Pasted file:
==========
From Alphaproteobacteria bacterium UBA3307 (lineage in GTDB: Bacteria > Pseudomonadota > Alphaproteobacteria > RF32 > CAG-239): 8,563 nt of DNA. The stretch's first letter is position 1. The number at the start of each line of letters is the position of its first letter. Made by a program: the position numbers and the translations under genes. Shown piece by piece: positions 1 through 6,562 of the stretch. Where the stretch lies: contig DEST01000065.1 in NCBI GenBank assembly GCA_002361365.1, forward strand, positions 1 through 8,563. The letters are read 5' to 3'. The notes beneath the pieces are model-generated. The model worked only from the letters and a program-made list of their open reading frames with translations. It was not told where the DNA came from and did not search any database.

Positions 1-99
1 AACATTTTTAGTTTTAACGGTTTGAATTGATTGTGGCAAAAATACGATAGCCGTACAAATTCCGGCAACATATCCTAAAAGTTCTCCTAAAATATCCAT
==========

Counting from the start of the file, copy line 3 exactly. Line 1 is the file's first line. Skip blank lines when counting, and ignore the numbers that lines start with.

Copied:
1 AACATTTTTAGTTTTAACGGTTTGAATTGATTGTGGCAAAAATACGATAGCCGTACAAATTCCGGCAACATATCCTAAAAGTTCTCCTAAAATATCCAT